Law helps squad fight the sex trade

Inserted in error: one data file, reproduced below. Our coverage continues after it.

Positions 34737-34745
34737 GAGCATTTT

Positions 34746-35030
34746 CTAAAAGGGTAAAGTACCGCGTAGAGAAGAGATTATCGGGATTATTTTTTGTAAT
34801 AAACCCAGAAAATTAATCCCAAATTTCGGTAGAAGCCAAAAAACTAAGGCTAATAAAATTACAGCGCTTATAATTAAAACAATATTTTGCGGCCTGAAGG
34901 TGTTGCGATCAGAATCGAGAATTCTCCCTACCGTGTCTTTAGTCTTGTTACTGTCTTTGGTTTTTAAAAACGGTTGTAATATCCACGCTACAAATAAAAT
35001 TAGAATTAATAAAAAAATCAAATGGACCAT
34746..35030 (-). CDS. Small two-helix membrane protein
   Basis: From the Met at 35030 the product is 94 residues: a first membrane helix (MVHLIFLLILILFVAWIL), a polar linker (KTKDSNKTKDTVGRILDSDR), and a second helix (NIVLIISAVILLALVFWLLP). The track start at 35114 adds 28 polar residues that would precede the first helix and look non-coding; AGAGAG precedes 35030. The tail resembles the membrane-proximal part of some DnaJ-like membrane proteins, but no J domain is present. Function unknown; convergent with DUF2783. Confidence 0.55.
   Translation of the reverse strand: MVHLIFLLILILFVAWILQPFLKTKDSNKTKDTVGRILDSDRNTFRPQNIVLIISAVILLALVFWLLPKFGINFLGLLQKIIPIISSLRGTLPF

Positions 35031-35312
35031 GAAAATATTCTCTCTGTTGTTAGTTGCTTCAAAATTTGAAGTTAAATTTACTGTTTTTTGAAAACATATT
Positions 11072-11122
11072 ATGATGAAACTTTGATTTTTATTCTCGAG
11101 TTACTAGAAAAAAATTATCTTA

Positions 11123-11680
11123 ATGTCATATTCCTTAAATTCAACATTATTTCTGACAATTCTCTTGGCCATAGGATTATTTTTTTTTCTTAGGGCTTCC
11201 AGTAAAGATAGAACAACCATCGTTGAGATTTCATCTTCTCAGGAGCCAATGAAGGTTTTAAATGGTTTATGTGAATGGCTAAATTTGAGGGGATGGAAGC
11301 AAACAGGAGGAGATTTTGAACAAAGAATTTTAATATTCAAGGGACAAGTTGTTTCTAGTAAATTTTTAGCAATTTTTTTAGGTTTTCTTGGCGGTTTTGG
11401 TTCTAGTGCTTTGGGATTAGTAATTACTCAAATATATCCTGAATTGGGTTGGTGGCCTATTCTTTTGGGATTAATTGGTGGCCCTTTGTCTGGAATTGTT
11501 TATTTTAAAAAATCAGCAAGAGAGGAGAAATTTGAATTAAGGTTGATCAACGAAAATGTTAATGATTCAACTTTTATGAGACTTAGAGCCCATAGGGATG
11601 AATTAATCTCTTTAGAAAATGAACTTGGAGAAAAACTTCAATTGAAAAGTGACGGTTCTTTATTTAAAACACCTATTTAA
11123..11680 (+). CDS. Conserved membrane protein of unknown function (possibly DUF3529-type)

Christina from Romania and Viky from Russia are two of the hundreds of women who have experienced the daily humiliation of victims of trafficking for sexual exploitation. Their suffering at the hands of ruthless Balkan sex traffickers might never have ended had they not broken the strict code of silence imposed by their procurers. They placed their trust in the anti-trafficking squad of Thessaloniki, persuaded by the articles of Law 3064/92 (which provide aid and protection for victims of sexual exploitation), and spoke. Having proved they were victims of sexual exploitation, they are now trying to rebuild their lives. The beneficial provisions of the law are one of the fundamental aspects of the philosophy that underpins the Thessaloniki police headquarters’ anti-trafficking office, which has been in operation for five months. «For a case to be investigated, the women must be free of fear; they must feel secure that they won’t fall back into the hands of their exploiters and they will have the protection they need,» said the squad chief, Lefteris Dourountous. Each case of a woman who has fallen victim to sex traffickers is different. The police officer, as the first person to hear the woman’s story, has one goal: to empty his mind and listen. Only later does he engage in working out how true each story is and how real the people in it are in order to confirm that in front of him there is indeed a woman who fell victim to the sex trade. Electronic archive The investigative process is facilitated by an electronic database which has been created by the office – a pioneering feat for a police unit – while Internet communication with other countries is a future possibility. The electronic archive, continuous training for the unit using European expertise and psychological and social support for the women, coupled with the new legal framework, are the changes the Vice Squad is implementing. Results from the office’s five months in operation are not yet measurable in numbers. But over the past two years, the Thessaloniki Vice Squad has dealt with 200 cases of human trafficking for the purpose of sexual exploitation. Pink ads made up the the majority of the cases (170). Sixty people, who were active in Thessaloniki and other cities of northern Greece, were arrested on serious charges of pimping, sex trafficking and procuring. For this reason, officials are examining setting up more anti-trafficking offices in other cities in Greece where there is increased trafficking and exploitation of women.

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